Best of 2010

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This past weekend, my local newspaper, the Washington Post, printed a rare separate Book World section.  (They used to have one every Sunday, but they’ve now placed that content in the body of the paper, spread throughout the week.  Yes, it’s the same amount of coverage.  No, it doesn’t feel the same.  I hate the new way of doing things.  But anyway…)

The Book World section contained the end-of-year lists – Best Fiction, Best Nonfiction, Best Children’s Books.  There wasn’t any Best Speculative Fiction list.  (Alas, the mainstream publications *never* have a Best Speculative Fiction list…)

So, I decided to make up my own list.  In no particular order, here are the five best speculative fiction books that I read in 2010:

  • MOCKINGJAY, by Suzanne Collins.  The conclusion of the HUNGER GAMES trilogy, this book grabbed my emotions and didn’t let them go, as Collins did not flinch from bringing her characters to the logical conclusion of their actions, making the series’ final, difficult decisions.
  • FEED, by Mira Grant.  This zombie book isn’t about zombies — it’s about how much independence and control we give to others when we’re afraid.  I loved the pace of this story — even when I questioned some character motivations, I went hurtling along with the storytelling, staying up way past my bedtime to finish.
  • THE PASSAGE, by Justin Cronin.  This vampire book isn’t about vampires — it’s about how much independence and control we give to others when we’re afraid.  Gee, there’s a theme hidden in this post, somewhere…  While I know a number of hard science fiction readers who threw up their hands at the alleged science in this novel, I loved the social analysis of this post-apocalyptic vision.  Even if it was, you know, written by a literary author.
  • LIAR, by Justine Larbalestier.  This book is narrated by a self-admitted liar who is the very definition of unreliable narrator.  So unreliable, in fact, that the book may or may not belong in a year-end summary of speculative fiction.  I am absolutely, positively, 100% certain that I know the “true” story buried in this tale.  Unless, um, I’m wrong about what is truth and what’s a lie.
  • SOULLESS, by Gail Carriger.  Yeah, I know this book came out in late 2009.  But I didn’t read it until 2010, and this is my post, so I can cheat that way.  I was surprised by the amount of romance in this book — especially because I picked it up to provide a *break* from my romance reading.  Nevertheless, I thought the story was well told, and Carriger handled Victorian social conventions so deftly that I found myself simultaneously amused and bemused by her story.

So, what about you?  What book or books would you put on your Year’s Best?

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14 comments to Best of 2010

  • Mindy, you *do* know what you’ve done, yes?
    You have added entire series to my TBR pile.
    En-tire ser-ies!
    I don’t know whether to hug you or cry!
    However, while we are talking about lists — Our own AJ Hartley and Jagi Lapmlighter made another *best* list. Kirkus’ Reviews Best SiFi and Fantasy list for 2010.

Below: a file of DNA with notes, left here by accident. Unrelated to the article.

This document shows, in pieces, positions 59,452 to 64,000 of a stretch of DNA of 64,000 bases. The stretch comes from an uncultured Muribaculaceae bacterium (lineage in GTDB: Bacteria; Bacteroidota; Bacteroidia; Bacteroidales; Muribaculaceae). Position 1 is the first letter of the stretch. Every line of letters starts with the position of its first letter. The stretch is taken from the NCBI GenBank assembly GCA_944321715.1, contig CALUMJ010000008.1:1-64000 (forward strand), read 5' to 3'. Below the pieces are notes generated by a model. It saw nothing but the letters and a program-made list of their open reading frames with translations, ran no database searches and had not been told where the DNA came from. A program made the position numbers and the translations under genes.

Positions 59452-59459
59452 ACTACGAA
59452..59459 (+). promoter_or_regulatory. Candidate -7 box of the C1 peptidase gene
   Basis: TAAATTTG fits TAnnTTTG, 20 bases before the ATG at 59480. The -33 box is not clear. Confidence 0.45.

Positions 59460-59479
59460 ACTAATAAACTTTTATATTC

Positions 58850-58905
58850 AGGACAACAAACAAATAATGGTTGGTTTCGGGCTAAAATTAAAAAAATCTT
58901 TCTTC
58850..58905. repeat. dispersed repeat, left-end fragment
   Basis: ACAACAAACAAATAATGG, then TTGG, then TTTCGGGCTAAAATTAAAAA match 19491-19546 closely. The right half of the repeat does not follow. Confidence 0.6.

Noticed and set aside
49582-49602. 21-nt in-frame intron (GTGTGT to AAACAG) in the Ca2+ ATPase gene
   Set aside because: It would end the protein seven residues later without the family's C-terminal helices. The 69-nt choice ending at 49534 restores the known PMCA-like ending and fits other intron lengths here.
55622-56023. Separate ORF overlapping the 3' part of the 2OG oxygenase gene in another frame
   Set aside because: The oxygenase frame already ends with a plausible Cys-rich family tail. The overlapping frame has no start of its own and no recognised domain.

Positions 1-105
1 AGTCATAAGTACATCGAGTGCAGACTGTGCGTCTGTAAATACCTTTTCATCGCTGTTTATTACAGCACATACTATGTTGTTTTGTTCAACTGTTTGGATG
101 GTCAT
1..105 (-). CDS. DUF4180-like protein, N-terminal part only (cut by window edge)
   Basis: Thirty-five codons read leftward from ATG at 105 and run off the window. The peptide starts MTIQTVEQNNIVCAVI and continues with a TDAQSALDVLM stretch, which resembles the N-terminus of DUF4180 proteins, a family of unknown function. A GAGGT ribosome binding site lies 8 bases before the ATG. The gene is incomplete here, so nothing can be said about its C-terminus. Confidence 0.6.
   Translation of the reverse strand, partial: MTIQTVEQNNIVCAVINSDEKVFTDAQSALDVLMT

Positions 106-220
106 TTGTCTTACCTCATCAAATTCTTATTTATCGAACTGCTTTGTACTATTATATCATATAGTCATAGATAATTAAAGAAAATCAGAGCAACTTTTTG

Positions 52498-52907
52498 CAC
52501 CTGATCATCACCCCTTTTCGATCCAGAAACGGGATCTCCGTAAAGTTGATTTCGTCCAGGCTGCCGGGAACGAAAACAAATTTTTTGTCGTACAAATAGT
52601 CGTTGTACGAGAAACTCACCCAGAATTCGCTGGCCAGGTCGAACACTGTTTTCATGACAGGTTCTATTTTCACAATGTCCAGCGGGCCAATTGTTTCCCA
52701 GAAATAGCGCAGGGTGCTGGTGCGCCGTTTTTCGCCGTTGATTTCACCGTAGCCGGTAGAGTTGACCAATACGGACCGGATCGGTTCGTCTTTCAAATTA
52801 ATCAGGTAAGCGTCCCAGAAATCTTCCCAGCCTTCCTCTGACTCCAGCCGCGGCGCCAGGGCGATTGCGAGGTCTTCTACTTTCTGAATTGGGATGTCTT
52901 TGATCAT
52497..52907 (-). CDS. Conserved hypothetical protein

Go AJ and Jagi!

  • Thanks Faith. I am, as my students say (or used to–I lose track) pretty stoked. Here is the complete list: http://www.kirkusreviews.com/lists/best-science-fiction-and-fantasy-2010/

    Thanks also for the recommendations, Mindy. More for my wish list.

  • Apparently I was enthralled by gritty tales of magic in the dark city streets, because my top books from this year were all in that category.

    A Madness of Angels by Kate Griffin
    Two years after his untimely death, Matthew Swift finds himself breathing once again, lying in bed in his London home. Except that it’s no longer his bed, or his home. And the last time this sorcerer was seen alive, an unknown assailant had gouged a hole so deep in his chest that his death was irrefutable…despite his body never being found. He doesn’t have long to mull over his resurrection though, or the changes that have been wrought upon him. His only concern now is vengeance. Vengeance upon his monstrous killer and vengeance upon the one who brought him back.

    Sandman Slim by Richard Kadrey
    James Stark spent 11 years killing monsters in Lucifer’s arena for the entertainment of fallen angels, but now he’s back in seedy, magic-riddled L.A., trying to avenge his girlfriend’s murder and hunt down Mason Faim, the black magician responsible for getting him sent downtown.

    The Devil You Know by Mike Carey
    Felix Castor is a freelance exorcist, and London is his stamping ground. It may seem like a good ghostbuster can charge what he likes and enjoy a hell of a lifestyle–but there’s a risk: Sooner or later he’s going to take on a spirit that’s too strong for him. While trying to back out of this ill-conceived career, Castor accepts a seemingly simple ghost-hunting case at a museum in the shadowy heart of London–just to pay the bills, you understand. But what should have been a perfectly straightforward exorcism is rapidly turning into the Who Can Kill Castor First Show, with demons and ghosts all keen to claim the big prize. That’s OK: Castor knows how to deal with the dead. It’s the living who piss him off…